The Internet has revolutionized how businesses advertise. Search engines have developed highly effective products, such as Google AdWords® (and Keyword Tool), that enable advertisements to be shown to Internet users who enter search terms related to a particular product or even when the user enters a trademark as a search term. Online advertising is now recognized as an essential component of any major advertising campaign. But this new advertising strategy faces an uncertain legal landscape, third parties’ use of trademarks and continual threats to a business’ control over its brand. Implementing a strategy to hedge against these threats is not only good for the bottom line, it is necessary to protect a business’ brand.
What Is Keyword Advertising?
Keyword advertising allows businesses to target their audience based on the words used in every Internet search. The advertising strategy begins with the purchase of terms (the keywords), which can be a single word or a phrase. Once a keyword is purchased, its inclusion in an Internet search will trigger the purchaser’s advertisement to appear in the search results page. For example, the owner of a shoe store may purchase the keyword “sneaker” to ensure that her advertisement appears every time someone types “sneaker” and clicks “search.”
The Risks Involved
Keyword advertising presents several possible dangers to businesses because, at its core, this form of advertising is largely unregulated. Currently, keyword advertisers may purchase generic terms as well as a third party’s trademarked terms and brand names. In fact, keyword advertising tools recommend keywords for advertisers to purchase – including the names of other businesses’ brands and trademarks.1 For example, entering “sneaker” into a popular keyword advertising tool results in a suggestion for the advertiser to purchase the keyword phrase “air force one sneakers” – Air Force 1 is a branded line of Nike basketball sneakers. Purchase of this keyword would allow the advertisement of a competitor not selling Nike shoes or a counterfeiter of Nike products to appear on a search results page with Nike and its authorized distributors. Search engines – and the law – place no limits on who can purchase trademarks or brand name terms as keywords, and leave it to advertisers to police themselves. This scenario presents a potential hotbed for unfair business practices that can direct a consumer away from the owner or authorized user of a brand or trademark.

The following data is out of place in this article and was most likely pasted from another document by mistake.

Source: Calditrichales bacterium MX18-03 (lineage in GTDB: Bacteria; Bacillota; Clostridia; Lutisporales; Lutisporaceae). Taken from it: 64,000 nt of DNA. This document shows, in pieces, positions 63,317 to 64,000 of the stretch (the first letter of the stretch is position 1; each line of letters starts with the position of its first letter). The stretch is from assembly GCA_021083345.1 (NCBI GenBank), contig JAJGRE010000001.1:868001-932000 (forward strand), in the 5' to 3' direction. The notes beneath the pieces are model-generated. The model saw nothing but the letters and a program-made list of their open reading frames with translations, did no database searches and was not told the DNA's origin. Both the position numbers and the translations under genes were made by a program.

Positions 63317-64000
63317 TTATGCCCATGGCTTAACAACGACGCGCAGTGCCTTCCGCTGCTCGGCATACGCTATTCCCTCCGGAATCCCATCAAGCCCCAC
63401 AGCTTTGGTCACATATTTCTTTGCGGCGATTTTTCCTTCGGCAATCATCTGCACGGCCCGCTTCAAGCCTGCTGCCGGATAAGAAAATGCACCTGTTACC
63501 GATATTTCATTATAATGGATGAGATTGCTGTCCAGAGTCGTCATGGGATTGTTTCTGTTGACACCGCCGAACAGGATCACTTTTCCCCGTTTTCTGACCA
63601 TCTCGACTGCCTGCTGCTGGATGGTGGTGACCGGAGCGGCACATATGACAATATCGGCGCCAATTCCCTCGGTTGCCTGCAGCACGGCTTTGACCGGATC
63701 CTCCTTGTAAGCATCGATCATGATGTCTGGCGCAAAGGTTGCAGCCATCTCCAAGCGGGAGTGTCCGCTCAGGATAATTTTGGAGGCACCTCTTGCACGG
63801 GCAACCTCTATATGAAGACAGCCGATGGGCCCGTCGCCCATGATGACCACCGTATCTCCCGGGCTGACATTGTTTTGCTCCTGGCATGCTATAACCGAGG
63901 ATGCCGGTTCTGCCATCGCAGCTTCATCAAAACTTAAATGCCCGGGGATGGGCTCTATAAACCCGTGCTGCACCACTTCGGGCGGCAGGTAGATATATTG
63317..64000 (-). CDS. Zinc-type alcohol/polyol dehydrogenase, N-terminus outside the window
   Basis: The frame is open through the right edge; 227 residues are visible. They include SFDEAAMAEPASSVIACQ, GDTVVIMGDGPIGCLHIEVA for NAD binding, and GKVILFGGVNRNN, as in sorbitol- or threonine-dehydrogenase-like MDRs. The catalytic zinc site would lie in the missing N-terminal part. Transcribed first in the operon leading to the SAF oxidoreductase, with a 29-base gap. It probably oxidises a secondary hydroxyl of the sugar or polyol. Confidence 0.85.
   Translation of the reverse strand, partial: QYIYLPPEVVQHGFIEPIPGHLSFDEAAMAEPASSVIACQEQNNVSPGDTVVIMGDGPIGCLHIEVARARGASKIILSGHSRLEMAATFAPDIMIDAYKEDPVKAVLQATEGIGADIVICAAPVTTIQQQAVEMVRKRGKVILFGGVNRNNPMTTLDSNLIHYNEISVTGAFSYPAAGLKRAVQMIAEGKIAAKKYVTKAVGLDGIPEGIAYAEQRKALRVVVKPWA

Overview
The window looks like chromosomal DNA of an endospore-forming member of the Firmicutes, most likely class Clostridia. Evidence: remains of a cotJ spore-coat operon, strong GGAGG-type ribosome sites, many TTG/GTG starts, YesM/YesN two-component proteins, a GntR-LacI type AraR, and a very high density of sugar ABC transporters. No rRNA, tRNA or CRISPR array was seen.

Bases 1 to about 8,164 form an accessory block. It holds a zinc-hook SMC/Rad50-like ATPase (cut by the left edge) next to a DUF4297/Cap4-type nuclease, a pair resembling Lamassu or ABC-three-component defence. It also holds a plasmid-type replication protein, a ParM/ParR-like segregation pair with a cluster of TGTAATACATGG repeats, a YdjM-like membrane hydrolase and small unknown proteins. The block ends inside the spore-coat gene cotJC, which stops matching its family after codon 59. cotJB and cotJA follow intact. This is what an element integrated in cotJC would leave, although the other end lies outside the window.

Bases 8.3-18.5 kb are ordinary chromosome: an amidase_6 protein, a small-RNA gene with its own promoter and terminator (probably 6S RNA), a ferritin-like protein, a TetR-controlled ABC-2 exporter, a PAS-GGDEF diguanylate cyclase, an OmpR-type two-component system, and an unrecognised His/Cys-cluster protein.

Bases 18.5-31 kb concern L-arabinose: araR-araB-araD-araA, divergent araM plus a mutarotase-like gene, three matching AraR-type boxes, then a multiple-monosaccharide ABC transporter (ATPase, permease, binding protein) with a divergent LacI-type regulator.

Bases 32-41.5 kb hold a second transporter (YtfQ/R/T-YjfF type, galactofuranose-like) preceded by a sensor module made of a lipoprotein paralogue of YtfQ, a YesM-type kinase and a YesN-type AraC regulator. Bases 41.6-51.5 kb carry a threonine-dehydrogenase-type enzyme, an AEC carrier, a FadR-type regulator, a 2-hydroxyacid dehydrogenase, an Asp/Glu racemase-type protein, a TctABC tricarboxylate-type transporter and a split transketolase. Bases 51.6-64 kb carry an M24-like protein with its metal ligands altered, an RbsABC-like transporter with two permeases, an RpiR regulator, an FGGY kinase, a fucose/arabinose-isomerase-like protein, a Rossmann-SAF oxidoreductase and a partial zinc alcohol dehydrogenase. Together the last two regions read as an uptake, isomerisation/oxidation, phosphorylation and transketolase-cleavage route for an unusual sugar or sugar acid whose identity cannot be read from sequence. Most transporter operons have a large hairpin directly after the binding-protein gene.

It remains unsettled whether the use of a trademarked term in keyword advertising creates a likelihood of confusion.
The infinite keyword advertising strategies present new legal issues that are making their way through the courts; most notably, whether keyword purchasing and advertising constitutes trademark infringement. US courts have struggled with this question while focusing on two key elements of trademark infringement: (1) whether the sale of a trademarked term as a keyword is a “use in commerce” under the Lanham Act and (2) whether the use of a trademarked term as a keyword is likely to cause confusion.
Most courts hold that sale of a trademarked term qualifies as a trademark “use in commerce.” The Second Circuit’s Rescuecom Corp. v. Google, Inc. decision is a seminal case on this issue. Prior to Rescuecom the Second Circuit held that a computer program generating pop-up advertising based on the terms typed into an Internet browser’s address bar was not a use in commerce.2 In an apparent about-face, Rescuecom found that the display, offer and sale of a trademarked term by Google’s AdWords® and Keyword Tool programs is a “use in commerce.”3 Courts following Rescuecom would likely find that an advertiser’s purchase of a trademarked term from programs such as Google’s AdWords® qualifies as a “use in commerce.”